Loaded full of vitamins, rich in antioxidants, and bursting with flavour, blueberries are an icon of summertime in British Columbia.
Like all food producers in Canada, BC’s blueberry farmers routinely deal with various pests and pathogens that damage plants and affect crop yields, such as the blueberry scorch virus. These scourges tend to cause a loss of yield and profitability until managed.
Now, a mysterious new problem is threatening the province’s blueberry industry, the BC Blueberry Council warns: visibly sick plants are testing negative for unknown causes, and more blueberry bushes are being affected each season.
“In 2020, for instance, 18% of samples from damaged plants tested negative for both the blueberry scorch virus and blueberry shock virus,” notes a baffled Jim Mattsson, Associate Professor in the Department of Biological Sciences at Simon Fraser University.
Researchers on a two-year agri-tech project funded by Genome British Columbia are playing the role of plant detectives to solve this peculiar mystery.
“We need to know what is affecting these blueberry bushes to find out how to reduce the spread of disease,” says Mattsson, lead researcher on the project.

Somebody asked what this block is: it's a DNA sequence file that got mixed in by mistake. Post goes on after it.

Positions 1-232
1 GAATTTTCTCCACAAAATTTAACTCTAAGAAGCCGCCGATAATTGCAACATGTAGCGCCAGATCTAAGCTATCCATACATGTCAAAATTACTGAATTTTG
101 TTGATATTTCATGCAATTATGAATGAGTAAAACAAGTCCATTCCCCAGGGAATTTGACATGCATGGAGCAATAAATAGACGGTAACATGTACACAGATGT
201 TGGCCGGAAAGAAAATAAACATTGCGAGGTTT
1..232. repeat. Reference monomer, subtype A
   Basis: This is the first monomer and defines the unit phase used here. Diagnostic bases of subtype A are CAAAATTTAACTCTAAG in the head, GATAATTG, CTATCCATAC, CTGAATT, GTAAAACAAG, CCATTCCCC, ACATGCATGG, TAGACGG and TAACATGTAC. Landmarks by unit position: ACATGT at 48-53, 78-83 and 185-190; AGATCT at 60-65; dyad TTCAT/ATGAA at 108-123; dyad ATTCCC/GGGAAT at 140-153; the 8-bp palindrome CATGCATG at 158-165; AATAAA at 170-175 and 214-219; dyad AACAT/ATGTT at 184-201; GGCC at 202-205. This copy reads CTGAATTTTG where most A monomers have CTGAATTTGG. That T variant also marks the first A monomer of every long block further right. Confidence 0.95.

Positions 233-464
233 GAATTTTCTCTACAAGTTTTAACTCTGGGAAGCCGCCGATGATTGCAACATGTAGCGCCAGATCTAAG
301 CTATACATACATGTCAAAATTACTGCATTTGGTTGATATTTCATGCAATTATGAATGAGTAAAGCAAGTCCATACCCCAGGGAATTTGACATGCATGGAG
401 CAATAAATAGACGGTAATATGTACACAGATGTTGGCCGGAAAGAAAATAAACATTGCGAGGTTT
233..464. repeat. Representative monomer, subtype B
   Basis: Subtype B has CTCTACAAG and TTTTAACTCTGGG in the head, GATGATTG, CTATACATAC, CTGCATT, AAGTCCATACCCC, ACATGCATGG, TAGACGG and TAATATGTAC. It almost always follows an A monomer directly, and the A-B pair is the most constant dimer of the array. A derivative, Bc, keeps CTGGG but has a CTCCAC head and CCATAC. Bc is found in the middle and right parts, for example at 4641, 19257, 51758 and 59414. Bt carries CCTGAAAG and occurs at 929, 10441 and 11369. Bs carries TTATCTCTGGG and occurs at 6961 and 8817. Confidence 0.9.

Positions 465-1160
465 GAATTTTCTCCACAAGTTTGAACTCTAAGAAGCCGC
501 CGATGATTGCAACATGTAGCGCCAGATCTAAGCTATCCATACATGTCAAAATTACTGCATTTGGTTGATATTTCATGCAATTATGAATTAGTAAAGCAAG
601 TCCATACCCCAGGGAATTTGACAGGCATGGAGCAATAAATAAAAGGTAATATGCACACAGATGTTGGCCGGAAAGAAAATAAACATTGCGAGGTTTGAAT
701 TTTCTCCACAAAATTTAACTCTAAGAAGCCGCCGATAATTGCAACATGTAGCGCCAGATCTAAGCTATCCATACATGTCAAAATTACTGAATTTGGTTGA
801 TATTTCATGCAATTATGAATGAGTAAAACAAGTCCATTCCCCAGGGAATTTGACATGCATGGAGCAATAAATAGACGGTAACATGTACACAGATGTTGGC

The research team, which includes the BC Blueberry Council, uses genomic tools like genome sequencing to identify the viruses causing disease in blueberry plants. The Council has developed a campaign to raise awareness among growers.
“Advances in emerging genome-based technologies are offering new tools and solutions to our most significant agricultural challenges,” says Federica Di Palma, Chief Scientific Officer and Vice President, Research and Innovation at Genome BC.
Initial lab results confirm two strains of a new blueberry virus and a new strain of blueberry shock virus never previously detected in the province, according to a statement from Genome BC. Further research is required, says Mattsson.
BC-based Phyto Diagnostics, a third party lab that BC farmers use to test for the shock and scorch viruses, intends to develop a diagnostic test for the new virus using the genomic information once discovered.
90% of Canada’s highbush blueberries are grown in BC, a province which produces 77 million kilograms of berries annually, with blueberries being one of the top agricultural exports.
“This project is an excellent example of how genomic science and research directly benefit BC and British Columbians,” stated Palma.
For more than 20 years, Genome BC has generated over $1.2 billion of investment in 500 genomics research and innovation projects, including over 1,000 collaborations with partners in BC and internationally.